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  [일반] 오메가 글로벌 얼라이언스 비영리 재단이란? 게시글을 twitter로 보내기 게시글을 facebook으로 보내기
write date : 2011-03-22 23:04:53   
OMEGA Global Alliance
 
나사 오메가 프로젝트는 비영리재단인 "오메가 글로벌 얼라이언스재단"을 만들어 기후변화를 해결하는 대안마련과 이를 위한 수익사업을하여 재단에 공익사업을 하도록 지원하는 시스템을 만들고, 오메가 바이오퓨얼 인터내셔날이란 기업을 만들었다. 오메가바이오연료사는 실제로 엘지유를 대량생산하는 비지니스모델을 만들오 각국의 투자를 받아 오메가프로젝트를 대량생산 성공으로 이끄는 노력을 한다.
OMEGA Biofuels International will work with scientists at University of California Santa Cruz, University of California San Diego, the Monterey Bay Aquarium Research Institute and NOAA to monitor the impact of OMEGA on the marine environment. All work will be conducted in accordance with requirements set forth by state and national regulatory bodies. OMEGA Biofuels International will work with relevant stakeholders to ensure that OMEGA Offshore Farm installations will not have a visual impact on shoreline communities and we will work with the Coast Guard to insure that we are not impacting commercial or recreational shipping or boating. OMEGA Biofuels International is a company to produce algae oil in offshore farm installations and on land.
OMEGA Biofuels International Leadership Team OMEGA Biofuels International, management team, board of directors, advisory board and scientific advisors are in the process of being formed. The Principle Investigator of the NASA OMEGA system, Dr. Jonathan Trent, Ph.D. Vice Admiral Conrad Lautenbacher, Ph.D. (former administrator of NOAA), Dr. Jerry Schubel, Ph.D. , CEO of the Aquarium of the Pacific, Dr. Kathryn Schubel, Ph.D., Professor of Oceanography, Johns Hopkins University, Thomas Grimm, Andrew Grimm, M.D. Ph.D. , Mark Drawbridge, Senior Scientist at Hubbs SeaWorld Research Institute, Mike Lawson, CEO, E-Green Technologies, and Peter Maher, Ph.D. former CTO of Northsail, Inc. form the core leadership team of OMEGA Biofuels International positions of leadership.
Results of Prior Research For the last ten years the Trent Laboratory at NASA Ames Research Center has been engaged in a variety of innovative research projects, including studies of the limits of life and protein-based nanotechnology, receiving the NASA "Nano50 Award for innovation" in 2006. For the last three years the laboratory has been focused on biofuels projects with support from NASA, Google and the California Energy Commission. This research has led to the development of novel self-assembling enzyme scaffolds for enhancing the degradation of cellulose to produce ethanol and part of the team has shifted its focus to developing algae-based biofuels.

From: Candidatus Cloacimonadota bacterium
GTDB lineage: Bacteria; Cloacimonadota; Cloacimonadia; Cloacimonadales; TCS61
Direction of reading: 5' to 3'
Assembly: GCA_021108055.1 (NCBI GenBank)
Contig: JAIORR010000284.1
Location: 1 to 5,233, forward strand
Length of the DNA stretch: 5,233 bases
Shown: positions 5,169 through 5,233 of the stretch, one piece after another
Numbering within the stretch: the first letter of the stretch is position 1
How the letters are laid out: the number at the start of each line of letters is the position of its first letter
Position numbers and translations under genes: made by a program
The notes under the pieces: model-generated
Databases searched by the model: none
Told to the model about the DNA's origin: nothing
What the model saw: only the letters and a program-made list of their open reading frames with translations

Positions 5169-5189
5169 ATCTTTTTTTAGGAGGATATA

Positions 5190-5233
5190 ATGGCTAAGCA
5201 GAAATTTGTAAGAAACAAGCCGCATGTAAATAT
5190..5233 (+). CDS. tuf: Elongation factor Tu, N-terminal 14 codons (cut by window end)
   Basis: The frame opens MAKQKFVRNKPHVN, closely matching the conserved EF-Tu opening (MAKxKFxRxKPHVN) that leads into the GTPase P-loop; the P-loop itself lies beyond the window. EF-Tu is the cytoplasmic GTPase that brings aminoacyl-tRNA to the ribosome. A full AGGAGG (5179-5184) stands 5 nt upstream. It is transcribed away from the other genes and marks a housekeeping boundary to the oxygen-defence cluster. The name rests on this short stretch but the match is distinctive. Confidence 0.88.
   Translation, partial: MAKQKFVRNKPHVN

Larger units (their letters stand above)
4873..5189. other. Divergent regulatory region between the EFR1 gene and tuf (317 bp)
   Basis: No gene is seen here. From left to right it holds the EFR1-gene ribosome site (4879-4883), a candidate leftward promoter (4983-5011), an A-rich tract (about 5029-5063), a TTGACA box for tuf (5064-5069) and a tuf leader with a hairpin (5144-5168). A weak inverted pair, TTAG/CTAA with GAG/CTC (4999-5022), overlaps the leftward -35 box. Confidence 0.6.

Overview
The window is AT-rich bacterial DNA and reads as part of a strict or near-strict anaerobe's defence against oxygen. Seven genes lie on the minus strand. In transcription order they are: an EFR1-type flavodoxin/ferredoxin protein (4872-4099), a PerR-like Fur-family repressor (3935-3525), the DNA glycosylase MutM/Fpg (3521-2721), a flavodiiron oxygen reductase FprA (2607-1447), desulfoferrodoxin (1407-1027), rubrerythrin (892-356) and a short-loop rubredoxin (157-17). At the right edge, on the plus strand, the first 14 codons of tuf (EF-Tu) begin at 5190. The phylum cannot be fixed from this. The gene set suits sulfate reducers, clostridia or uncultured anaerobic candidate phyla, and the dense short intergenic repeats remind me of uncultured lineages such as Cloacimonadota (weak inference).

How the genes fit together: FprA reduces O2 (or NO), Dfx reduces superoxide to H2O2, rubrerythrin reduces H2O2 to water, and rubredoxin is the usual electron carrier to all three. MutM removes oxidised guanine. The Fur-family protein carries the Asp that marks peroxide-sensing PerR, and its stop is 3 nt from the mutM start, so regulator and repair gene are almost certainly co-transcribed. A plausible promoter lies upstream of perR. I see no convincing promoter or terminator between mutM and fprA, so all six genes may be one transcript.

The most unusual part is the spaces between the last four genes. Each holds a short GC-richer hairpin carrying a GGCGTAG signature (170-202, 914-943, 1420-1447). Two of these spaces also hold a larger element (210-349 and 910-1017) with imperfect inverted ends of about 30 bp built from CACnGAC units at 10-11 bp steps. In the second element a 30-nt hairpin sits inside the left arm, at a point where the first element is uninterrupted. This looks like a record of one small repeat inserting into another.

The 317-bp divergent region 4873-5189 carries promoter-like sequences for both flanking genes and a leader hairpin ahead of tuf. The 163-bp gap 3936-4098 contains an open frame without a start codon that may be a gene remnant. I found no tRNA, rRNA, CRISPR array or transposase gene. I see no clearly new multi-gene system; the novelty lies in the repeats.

This algae team combines the PI’s and colleague interest and extensive research experience in the open ocean (Trent, Phillips, Buckwalter) with years of expertise in NASA life support systems in general and water purification in particular (Gormly), with extensive experience in lipid chemistry and algae cultivation (Embaye and Hu: collaborator ASU) and systems engineering (Baertsch). It was through the combined expertise of this special team with support from Google that the OMEGA system emerged. 
Algae Cultivation Growing algae, like growing other plants, to produce biofuels requires sunlight, water, carbon dioxide, a host of nutrients and micronutrients and environmental conditions (temperature, pH, stability) that are conducive to algal growth. In the OMEGA system, the requirement for sunlight is fulfilled by maintaining the modules at the surface of the ocean in a region known as the euphotic zone. The requirement for water, CO2, nutrients and micronutrients are provided from municipal wastewater and from other onshore waste stream sources. Municipal wastewater effluent is rich in all the nutrients needed for algal growth. One of the primary purposes of sewage treatment is to decrease the levels of nutrients (e.g., nitrogen, phosphorous, and micronutrients) to prevent destructive algal blooms at offshore wastewater outfalls.
It is well known that microalgae can provide a significant amount of carbon-neutral, sustainable biofuels when they are grown in large quantities under economical conditions (Benemann, 2007; Hu and Richmond, 1996). In the prior art, there have been no algae cultivation methods that meet the requirements of scale and economics for biofuels. The OMEGA system for cultivating algae in was developed at NASA Ames Research Center.
The OMEGA system consists of lightweight, flexible bioreactors constructed of inexpensive transparent plastic with sections of semi-permeable membranes for gas exchange and dewatering. The membranes are filled with nutrient-rich primary or secondary treated wastewater from municipal sewage treatment facilities. The sealed enclosures are inoculated with lipid-producing freshwater algae (mono-cultures or communities).